Sunday, June 5, 2011

RACE REPORT: Big Ring Rumpus: Cat & Mouse meets Rubbin is racin'

In an about face this weekend, the race of choice turned out to be the Big Ring Rumpus.  In the last post a 90% chance of going to the Domnarski  Farm was declared.  Good thing there was another 10% remaining..

You see, my old man knee has been acting up.  Nothing too terrible, but enough to have changed up plans.  I had been thinking no race was the smartest decision, but smart decisions are often boring.  End result:  Lets do a "dirt crit".  The bobbling between trees up and down steep little hills wasn't an issue to be concerned with - meaning a nice controlled (read: knee friendly) cadence  race could be administered.  On the way in I kept thinking "You are a stupid little man"  - "This could cost you for the rest of your life".  Speaking of rest - I flat out did not ride all last week.  That's hard - even if your knee winces at the thought.  So.. it was off the races - hopefully not to end up trounced by what has to be a roadies dirty dream.

Turnout was pretty decent - overall I think just about 300 folks showed up.  Not bad when you consider this course isn't anything like any of our usual technical courses. The ironic part about this is that there are some really nice techy singletrack trails all through the place.  Maybe someday EFTA can work things out with the property owners to include bits of singletrack.  I mean, we don't crash and burn that often - right?

I arrived about 1 1/2 hours early - to allow for some good stretching & saddle time.  After riding out and about for a bit I headed back and found a few guys near the car - including Maz..  There under my rear wiper..  this rather conspicuous number plate:

Good grief - really?  A few weeks back I was some unknown Bikeman guy. I miss those days.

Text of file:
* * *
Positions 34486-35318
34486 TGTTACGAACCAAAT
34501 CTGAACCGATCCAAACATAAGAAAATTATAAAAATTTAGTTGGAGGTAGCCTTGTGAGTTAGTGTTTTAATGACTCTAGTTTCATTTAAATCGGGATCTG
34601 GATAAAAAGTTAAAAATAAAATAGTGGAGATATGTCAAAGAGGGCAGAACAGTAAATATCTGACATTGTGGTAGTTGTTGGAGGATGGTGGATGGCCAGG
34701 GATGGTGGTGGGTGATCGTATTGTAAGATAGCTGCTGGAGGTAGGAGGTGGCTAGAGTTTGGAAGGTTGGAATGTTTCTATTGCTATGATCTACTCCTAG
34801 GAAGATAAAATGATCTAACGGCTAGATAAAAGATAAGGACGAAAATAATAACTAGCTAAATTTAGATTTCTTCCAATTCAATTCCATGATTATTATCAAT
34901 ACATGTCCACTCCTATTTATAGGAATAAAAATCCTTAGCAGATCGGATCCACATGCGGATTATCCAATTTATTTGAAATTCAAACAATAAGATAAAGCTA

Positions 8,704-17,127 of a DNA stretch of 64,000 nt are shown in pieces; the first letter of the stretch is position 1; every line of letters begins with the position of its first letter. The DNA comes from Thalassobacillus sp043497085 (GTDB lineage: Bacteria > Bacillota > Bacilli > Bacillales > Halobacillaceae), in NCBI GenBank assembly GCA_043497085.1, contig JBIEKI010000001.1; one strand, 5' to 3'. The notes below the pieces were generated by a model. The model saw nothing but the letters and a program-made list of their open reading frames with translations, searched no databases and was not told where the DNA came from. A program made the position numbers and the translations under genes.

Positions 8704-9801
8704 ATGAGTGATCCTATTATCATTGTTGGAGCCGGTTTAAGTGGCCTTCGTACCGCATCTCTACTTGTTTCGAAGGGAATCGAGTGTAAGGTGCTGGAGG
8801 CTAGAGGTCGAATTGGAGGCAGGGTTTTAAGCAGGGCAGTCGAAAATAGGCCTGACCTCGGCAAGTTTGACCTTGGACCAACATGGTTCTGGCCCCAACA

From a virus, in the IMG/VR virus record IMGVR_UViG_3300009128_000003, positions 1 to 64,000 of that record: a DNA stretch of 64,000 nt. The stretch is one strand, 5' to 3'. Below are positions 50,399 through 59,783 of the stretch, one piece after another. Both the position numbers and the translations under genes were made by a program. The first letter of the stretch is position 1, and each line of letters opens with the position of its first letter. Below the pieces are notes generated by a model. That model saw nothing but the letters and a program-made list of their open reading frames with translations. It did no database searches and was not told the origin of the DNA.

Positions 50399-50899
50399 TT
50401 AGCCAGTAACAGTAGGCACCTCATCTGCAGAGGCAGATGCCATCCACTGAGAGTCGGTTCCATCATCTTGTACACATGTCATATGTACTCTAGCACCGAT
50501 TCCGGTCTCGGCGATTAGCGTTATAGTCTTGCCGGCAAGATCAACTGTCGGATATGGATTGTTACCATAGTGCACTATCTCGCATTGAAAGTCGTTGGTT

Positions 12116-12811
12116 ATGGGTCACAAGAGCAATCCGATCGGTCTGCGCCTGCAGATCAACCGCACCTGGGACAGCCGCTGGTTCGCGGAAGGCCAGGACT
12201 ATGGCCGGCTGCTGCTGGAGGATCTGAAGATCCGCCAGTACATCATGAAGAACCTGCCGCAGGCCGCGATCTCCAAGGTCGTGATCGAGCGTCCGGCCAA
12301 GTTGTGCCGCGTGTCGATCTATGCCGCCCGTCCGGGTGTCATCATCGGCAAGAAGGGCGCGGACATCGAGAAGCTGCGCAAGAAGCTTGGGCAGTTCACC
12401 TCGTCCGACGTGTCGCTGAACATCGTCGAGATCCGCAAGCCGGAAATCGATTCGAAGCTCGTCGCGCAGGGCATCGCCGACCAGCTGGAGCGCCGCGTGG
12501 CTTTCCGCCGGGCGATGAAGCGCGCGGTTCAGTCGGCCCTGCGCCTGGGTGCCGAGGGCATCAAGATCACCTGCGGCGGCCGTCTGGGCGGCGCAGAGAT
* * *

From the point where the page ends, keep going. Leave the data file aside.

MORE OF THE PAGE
When a few folks asked about the plate I played it down with:  "Oh, I've just done all the EFTA series races this year"..  It's kind nice to be recognized, yet also embarrassing.

Starts were running late - so I got at least 45 minutes worth of warming up.  My knee doesn't like sitting still - the more movement - the better.  Finally we headed over to the staging area around the corner from the field.   This was on a very straight piece of double-track  that had little signs indicating "VET 2" and so on..  Nice.  This works well if you happen to be an absent minded twit - like say... Rick Nelson.   I say that in jest (kind of) but he had the coolest system (not his idea he said)  going for counting the 7 laps:  7 Little pieces of electrical tape along the top tube.   After going an extra lap at the Orchard Hill race - I can respect the value of such a system.  Oh well - too late to do that now - gonna hafta count.   Reminds me of the cognitive processing tests they do on Mt Everest.  Take a little oxygen depletion then ask people to say and remember stuff.  My kind of entertainment right there. 

Soon enough it was go time.  Off we went.  Kind of.

A few of the guys suggested that the first lap was fast.  I suppose it was a touch more aggressive than laps, 2, 3 - Woah!!   Doug  tests us for about 45 seconds..  then  4... yawn... 5....sigh....  Things got so "relaxed" I felt compelled to sing mellow stuff whilst passing folks at the lap count area. 

This one came to mind:

The Faith No More version has been brought to my attention - it's OK. But I still like the original.

Then this one:

On top of my annoying short-lived attempts to get others to sing - my front brake had been squealing THE WHOLE EFFIN TIME!!.  The only way to placate the farging thing was to apply the brakes.  This does not help one "Go faster"   Nor are "Sneak attacks" even remotely plausible.  Oi vey...